In March 2011, McLellan and Pennings again allegedly conspired to defraud what is believed to be the Royal Mail Pension Plan on a £1.3 billion ($1.84 billion) transition.
After promising no commissions beyond the flat management fee of 1.75 basis points, McLellan allegedly asked Pennings, “How much do you want to take?”, to which Pennings replied, “whatever, let’s see how we go.”
McLellan allegedly asked Pennings, “How much do you want to take?”, to which Pennings replied, “whatever, let’s see how we go.”The prosecutors said McLellan instructed a trader to charge one basis point commission to each trade conducted, and “to delete any reference to the commissions from the trading results he sent to the transition manager assigned to the project.”
When Royal Mail discovered the undisclosed charges, McLellan, Pennings, and the co-conspirator allegedly lied to both the client and State Street’s compliance staff and said the commissions “had been charged by mistake.”
At McLellan’s direction, the bank refunded the pension plan $1 million in commissions it had secretly charged on US trades, “but not the approximate $2 million the bank had, unbeknownst to the fund, charged on European trades,” the indictment said.
Following Royal Mail’s inquiry into trading costs, McLellan and Pennings left State Street effective October 5, 2011.
Since then, McLellan founded Harbor Analytics, a consultancy focused on helping asset owners evaluate transition costs and quality, in late 2012.
“I’ve lived in this industry for so long, it’s sometimes hard to see it—but I think it’s fair to say that the whole [transition management] model is flawed,” McLellan told CIO in February 2013.
“Look, commissions have been so compressed in this industry,” he continued. “It is difficult to survive charging one or two basis points on international equities, or half a cent a share on US equities, without making money somewhere else. Whether it’s FX [foreign exchange], sales trading, or something else, that’s the business—but it should be disclosed. Pension plans should understand what they’re getting themselves into.”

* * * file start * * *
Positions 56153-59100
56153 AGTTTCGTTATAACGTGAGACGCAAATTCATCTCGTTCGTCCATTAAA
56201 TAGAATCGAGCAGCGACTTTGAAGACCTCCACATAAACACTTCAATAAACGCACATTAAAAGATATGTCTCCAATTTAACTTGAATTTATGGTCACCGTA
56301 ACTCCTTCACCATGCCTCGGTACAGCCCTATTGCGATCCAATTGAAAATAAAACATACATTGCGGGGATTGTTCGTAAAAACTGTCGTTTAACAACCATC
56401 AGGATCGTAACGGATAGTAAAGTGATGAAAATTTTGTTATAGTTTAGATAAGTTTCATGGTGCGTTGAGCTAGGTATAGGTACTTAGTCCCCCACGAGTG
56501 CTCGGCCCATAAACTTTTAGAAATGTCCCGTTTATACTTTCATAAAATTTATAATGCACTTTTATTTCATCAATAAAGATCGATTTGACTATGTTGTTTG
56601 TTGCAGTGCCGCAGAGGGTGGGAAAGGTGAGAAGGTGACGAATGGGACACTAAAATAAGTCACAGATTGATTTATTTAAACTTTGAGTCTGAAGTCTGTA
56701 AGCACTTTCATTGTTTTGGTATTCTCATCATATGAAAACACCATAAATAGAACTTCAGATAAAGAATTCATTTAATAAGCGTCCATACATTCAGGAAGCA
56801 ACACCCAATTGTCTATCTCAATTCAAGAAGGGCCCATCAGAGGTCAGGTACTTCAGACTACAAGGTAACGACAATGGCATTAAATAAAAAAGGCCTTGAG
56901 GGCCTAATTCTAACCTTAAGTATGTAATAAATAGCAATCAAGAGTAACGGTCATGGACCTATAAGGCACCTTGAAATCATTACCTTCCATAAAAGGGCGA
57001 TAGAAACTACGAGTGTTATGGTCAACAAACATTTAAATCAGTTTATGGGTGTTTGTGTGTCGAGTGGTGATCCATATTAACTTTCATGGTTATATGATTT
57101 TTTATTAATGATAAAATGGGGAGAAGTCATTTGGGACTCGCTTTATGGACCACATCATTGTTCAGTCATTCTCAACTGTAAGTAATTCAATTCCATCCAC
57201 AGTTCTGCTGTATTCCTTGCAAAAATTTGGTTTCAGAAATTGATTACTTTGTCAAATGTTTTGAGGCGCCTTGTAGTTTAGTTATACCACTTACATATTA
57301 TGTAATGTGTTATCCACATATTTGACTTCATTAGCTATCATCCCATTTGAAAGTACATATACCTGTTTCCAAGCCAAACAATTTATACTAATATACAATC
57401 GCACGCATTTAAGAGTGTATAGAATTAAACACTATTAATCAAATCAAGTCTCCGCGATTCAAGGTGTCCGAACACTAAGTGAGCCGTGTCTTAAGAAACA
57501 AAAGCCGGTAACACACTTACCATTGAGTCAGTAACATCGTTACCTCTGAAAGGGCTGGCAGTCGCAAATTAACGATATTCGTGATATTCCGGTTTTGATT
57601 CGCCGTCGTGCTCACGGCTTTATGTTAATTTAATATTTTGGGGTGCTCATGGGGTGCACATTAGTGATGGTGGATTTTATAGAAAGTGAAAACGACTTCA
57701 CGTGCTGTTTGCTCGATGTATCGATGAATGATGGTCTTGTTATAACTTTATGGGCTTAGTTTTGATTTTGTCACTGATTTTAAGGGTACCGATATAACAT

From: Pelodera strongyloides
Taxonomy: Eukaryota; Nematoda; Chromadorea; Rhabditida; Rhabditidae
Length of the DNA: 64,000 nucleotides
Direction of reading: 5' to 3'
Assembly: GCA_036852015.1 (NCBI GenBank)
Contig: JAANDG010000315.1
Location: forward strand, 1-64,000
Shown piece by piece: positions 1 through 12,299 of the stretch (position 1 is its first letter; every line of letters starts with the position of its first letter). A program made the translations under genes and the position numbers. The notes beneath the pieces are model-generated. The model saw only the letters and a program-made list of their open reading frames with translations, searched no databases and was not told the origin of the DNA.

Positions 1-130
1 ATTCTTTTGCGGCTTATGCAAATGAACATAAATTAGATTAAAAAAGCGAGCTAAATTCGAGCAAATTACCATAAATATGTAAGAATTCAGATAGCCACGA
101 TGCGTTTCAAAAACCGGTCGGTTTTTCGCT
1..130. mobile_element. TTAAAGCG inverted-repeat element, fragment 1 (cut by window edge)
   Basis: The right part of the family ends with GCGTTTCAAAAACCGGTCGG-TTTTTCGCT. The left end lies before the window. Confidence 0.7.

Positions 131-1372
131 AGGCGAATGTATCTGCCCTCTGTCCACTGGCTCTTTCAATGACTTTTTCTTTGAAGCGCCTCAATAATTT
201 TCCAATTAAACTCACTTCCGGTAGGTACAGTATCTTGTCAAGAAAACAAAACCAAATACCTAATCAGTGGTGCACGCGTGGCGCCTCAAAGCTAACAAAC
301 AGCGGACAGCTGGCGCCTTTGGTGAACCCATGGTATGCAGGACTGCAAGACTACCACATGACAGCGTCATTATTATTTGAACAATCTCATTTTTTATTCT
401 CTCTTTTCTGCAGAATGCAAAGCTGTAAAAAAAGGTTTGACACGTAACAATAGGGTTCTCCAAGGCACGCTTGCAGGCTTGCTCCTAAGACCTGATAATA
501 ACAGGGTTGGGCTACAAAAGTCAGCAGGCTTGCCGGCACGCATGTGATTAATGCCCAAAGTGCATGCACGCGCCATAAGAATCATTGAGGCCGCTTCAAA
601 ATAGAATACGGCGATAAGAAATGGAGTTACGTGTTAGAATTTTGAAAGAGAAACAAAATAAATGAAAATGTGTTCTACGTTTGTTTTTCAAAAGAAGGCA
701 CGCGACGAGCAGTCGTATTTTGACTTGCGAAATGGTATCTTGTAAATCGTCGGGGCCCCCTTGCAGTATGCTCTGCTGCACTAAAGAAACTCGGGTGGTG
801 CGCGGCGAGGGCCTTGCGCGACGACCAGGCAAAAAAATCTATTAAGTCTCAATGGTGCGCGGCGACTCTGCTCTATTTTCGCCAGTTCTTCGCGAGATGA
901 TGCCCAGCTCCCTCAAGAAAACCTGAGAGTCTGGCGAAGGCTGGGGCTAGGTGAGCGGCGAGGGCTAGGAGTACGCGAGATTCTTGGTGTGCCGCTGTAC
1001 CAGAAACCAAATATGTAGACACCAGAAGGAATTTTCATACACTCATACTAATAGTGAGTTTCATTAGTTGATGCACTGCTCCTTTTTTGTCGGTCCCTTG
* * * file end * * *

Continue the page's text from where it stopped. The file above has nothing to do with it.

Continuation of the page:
His lawyer claimed McLellan “committed no criminal acts and had no criminal intent,” and that he will fully defend himself.
“Every major bank charges its clients markups on its bond transactions in order to generate profits,” he added. “And every dollar that is at issue in today’s charge was received not by Mr. McLellan, but by the bank for which he worked.”
Since leaving State Street, Pennings took the bank to an employment tribunal in London for unfair dismissal in November 2012, during which he claimed his then-managers—including McLellan—had approved plans to make secret profits on bond trades.
“Every dollar that is at issue in today’s charge was received not by Mr. McLellan, but by the bank for which he worked.”State Street had a culture of “don’t ask, don’t tell” about these markups, Pennings added.
However, a judge at the tribunal ruled that Pennings had repeatedly lied to clients and named him guilty of “gross misconduct,” which warranted his dismissal.
In January 2014, the UK’s Financial Conduct Authority charged State Street a £22.8 million fine for acting “with complete disregard for the interests of its customers,” within its transition management unit.
The regulator found clients were overcharged by more than $20 million, which has since been refunded.
State Street responded in a statement that today’s indictments relate to employees who were “separated” from the bank years ago. The spokesperson added it has also significantly bolstered its controls and reporting mechanisms for the transition management business since 2011.
McLellan took his defense to Twitter Tuesday mid-afternoon:
Don’t believe everything you read.— Ross McLellan (@harboranalytics) April 5, 2016